Subject: RE: BS: Language Pet Peeves
From: GUEST,Songbob
Date: 05 Oct 10 - 04:34 PM

If I'm not mistaken, some software packages allow the user to choose 'British English' vs. 'American English' for their documents. But what I haven't seen so far is an Operating System with the same choices. Perhaps those choices are there when you install the damned thing, I don't know. In any case, you could type 'colour' in Word and have it right, but in a chat room (or on the Mudcat, for that matter) it gets flagged as incorrect.

Someone needs to invent a universal "universe setting," that applies language rules to all the content, no matter the source. Now that would be handy!

Bob


Post - Top - Home - Printer Friendly - Translate

Subject: RE: BS: Language Pet Peeves
From: GUEST,DŠithŪ
Date: 05 Oct 10 - 09:19 AM

My current pet hate...

refute when they mean deny... and from journalists, usually1
D


Post - Top - Home - Printer Friendly - Translate

Subject: RE: BS: Language Pet Peeves
From: GUEST,Patsy
Date: 05 Oct 10 - 08:10 AM

Any automated telephone message especially the 'your call is important to us' aaaah!


Post - Top - Home - Printer Friendly - Translate

Subject: RE: BS: Language Pet Peeves
From: Steve Shaw
Date: 05 Oct 10 - 08:00 AM

It wasn't directed at anyone. Just something I've occasionally mused over for some time.


Post - Top - Home - Printer Friendly - Translate

Subject: RE: BS: Language Pet Peeves
From: MGM∑Lion
Date: 05 Oct 10 - 07:50 AM

Steve ~~ If that was addressed to me or Sandy McLean, one of whose points I was developing, I would point out that neither of us was in any way 'berating' the American system; merely querying the logic of spellchecks which mark our own spelling [which I am sure you will agree at least remains a viable option] as incorrectly spelt when we have opted for the UnionJack rather than the OldGlory logo in the computer toolbar. That seems to be a piece of poor programing at  HQ to me! And an implied beratement on THEIR part of OUR perfectly acceptable system.

~Michael~


Post - Top - Home - Printer Friendly - Translate

Subject: RE: BS: Language Pet Peeves
From: Steve Shaw
Date: 05 Oct 10 - 06:42 AM

I tend not to defend many things American, but I have to speak up for American spelling. English may well have started here in England but many more non-English than English people speak English these days and a big majority use American-English spellings. It's typically quirky (and very honourable) of the Brits to hang on for dear life to their own way of spelling, but it's a bit Canute-like to berate the Yanks for their system, which (I hate to say) is often more logical than ours. But who wants logic to enter into it!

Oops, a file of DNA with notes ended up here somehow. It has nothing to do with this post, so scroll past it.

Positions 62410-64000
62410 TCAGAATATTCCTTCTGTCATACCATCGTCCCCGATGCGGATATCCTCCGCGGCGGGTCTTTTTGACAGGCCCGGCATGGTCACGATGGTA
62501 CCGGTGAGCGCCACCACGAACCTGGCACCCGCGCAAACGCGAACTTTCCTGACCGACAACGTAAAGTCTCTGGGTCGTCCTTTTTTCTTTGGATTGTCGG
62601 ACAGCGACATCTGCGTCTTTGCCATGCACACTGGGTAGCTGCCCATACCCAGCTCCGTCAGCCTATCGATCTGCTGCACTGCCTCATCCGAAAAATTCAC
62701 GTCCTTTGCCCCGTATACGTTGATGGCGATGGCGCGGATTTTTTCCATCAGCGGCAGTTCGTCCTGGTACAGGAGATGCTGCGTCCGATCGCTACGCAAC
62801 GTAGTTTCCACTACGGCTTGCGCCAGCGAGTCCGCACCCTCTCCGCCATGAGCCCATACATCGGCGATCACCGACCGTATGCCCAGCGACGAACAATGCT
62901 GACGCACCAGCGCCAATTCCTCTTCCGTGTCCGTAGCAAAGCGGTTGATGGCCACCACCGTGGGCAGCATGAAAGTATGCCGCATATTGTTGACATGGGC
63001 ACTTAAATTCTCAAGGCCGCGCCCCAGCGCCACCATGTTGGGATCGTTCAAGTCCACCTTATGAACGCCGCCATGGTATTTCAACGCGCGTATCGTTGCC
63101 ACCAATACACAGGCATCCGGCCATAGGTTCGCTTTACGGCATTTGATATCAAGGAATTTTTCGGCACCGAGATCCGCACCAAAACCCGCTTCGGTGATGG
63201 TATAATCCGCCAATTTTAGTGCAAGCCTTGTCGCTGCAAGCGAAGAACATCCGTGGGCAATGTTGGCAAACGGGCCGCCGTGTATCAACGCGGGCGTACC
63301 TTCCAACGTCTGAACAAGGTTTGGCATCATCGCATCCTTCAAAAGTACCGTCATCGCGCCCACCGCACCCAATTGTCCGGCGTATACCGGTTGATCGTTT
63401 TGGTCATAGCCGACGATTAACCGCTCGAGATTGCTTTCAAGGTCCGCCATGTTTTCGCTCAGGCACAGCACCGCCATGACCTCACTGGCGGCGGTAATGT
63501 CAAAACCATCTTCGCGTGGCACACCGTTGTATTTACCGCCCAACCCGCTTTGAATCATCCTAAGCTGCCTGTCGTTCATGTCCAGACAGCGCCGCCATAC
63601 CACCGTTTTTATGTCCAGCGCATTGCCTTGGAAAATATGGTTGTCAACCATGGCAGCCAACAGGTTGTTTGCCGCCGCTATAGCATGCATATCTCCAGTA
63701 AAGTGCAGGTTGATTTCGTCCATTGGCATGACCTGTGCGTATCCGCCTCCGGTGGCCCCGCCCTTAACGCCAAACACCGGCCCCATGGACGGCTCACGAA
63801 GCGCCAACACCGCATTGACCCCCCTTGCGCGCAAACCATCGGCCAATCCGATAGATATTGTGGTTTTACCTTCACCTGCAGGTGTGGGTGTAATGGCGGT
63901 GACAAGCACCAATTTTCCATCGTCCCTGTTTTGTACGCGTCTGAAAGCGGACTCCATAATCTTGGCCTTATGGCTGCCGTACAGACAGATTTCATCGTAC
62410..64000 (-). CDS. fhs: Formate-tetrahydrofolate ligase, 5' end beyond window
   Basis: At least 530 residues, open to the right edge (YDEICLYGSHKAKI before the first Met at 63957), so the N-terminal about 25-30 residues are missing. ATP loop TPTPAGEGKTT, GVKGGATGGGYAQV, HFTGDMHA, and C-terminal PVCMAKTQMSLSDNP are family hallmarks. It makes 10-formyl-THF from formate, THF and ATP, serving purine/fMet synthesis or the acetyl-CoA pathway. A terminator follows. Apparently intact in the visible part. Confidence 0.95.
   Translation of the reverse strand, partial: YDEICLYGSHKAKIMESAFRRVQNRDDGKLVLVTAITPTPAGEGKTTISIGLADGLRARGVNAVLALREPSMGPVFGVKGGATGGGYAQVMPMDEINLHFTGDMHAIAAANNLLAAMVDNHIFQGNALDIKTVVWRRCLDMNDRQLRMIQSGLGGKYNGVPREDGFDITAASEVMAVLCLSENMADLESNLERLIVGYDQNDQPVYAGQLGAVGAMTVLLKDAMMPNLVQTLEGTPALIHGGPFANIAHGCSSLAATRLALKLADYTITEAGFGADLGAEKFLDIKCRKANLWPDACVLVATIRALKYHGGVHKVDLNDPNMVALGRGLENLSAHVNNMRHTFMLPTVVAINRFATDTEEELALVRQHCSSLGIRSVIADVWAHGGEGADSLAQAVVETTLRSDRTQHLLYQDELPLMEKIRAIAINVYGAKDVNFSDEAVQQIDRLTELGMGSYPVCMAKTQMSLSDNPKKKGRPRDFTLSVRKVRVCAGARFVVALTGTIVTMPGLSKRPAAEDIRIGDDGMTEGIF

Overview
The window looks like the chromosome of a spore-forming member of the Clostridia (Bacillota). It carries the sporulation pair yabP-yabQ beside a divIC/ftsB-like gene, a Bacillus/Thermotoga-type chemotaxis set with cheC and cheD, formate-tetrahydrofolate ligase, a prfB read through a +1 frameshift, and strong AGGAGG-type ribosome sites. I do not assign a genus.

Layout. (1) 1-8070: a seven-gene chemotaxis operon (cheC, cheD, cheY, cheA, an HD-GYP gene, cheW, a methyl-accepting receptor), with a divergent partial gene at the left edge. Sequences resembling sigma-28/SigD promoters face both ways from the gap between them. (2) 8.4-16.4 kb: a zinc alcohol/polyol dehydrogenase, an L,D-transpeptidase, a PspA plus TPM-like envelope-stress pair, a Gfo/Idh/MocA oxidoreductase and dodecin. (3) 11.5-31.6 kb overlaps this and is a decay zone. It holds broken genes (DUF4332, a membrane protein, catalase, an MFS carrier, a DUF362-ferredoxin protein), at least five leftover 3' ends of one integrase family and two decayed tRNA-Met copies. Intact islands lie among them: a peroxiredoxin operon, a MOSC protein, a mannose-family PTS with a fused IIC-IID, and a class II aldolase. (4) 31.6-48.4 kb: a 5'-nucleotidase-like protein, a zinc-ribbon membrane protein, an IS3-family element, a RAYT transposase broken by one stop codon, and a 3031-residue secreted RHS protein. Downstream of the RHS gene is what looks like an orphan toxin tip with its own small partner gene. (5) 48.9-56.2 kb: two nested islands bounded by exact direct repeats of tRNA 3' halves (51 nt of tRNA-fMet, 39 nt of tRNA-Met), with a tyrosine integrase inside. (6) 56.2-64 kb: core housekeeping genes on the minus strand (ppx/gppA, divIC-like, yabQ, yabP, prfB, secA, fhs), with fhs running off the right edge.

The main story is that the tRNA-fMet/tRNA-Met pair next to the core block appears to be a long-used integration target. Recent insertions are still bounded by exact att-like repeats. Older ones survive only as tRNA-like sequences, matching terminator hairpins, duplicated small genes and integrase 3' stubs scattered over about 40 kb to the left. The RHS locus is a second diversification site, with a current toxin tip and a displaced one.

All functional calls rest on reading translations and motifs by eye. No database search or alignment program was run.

Post - Top - Home - Printer Friendly - Translate

Subject: RE: BS: Language Pet Peeves
From: MGM∑Lion
Date: 05 Oct 10 - 04:04 AM

"....in the USA they intentionally spell words such as labour, harbour, honour, etc. incorrectly by dropping the silent "U". That is their right, I suppose, and I have no objection to that. What does piss me off though is when computer spell-checkers keep underlining these words when I spell them correctly!...."

Agreed, Sandy ~ tho your 'incorrectly' might be queried as a bit if a relativist term here?. And WHY does it do so when one has opted for the UK setting in the computer toolbar-menu? I mean, what is the use of having this option if it doesn't recognise this distinction?

This refers to the  system; is it the same with other computers? And, for info, the word 'recognise' in the last line of previous para has acquired a red line because I didn't type 'recognize' ~~ which I categorically decline to do, Mr Macintosh!}

~Michael~


Post - Top - Home - Printer Friendly - Translate

Subject: RE: BS: Language Pet Peeves
From: GUEST,Songbob
Date: 05 Oct 10 - 12:56 AM

To illustrate a few of my pet peeves in spelling, may I say:

I would of told you that some folks are just loosers,
And the Internets filled with poor English users,
But noone ever said its easy
To express yourself as non-cheesy,
Without you become a language abuser.

Yeah, I know it's not much, but it's off the top of my head, so I couldn't be exhaustive in the listing.

Bob


Post - Top - Home - Printer Friendly - Translate

Subject: RE: BS: Language Pet Peeves
From: Ed T
Date: 05 Oct 10 - 12:30 AM

asHphalt, pronounced that way.
Presently, when currently is meant.
I should have went,when gone is meant.


Post - Top - Home - Printer Friendly - Translate

Subject: RE: BS: Language Pet Peeves
From: Sandy Mc Lean
Date: 04 Oct 10 - 11:26 PM

As my frequent posts will show spelling is not a strong point of mine. That being said in the USA they intentionally spell words such as labour, harbour, honour, etc. incorrectly by dropping the silent "U". That is their right, I suppose, and I have no objection to that. What does piss me off though is when computer spell-checkers keep underlining these words when I spell them correctly! That's my rant on this! :-}


Post - Top - Home - Printer Friendly - Translate

Subject: RE: BS: Language Pet Peeves
From: Uncle_DaveO
Date: 04 Oct 10 - 07:59 PM

"Half a pee"???

Man, you gotta see a doctor about that prostate!

Dave Oesterreich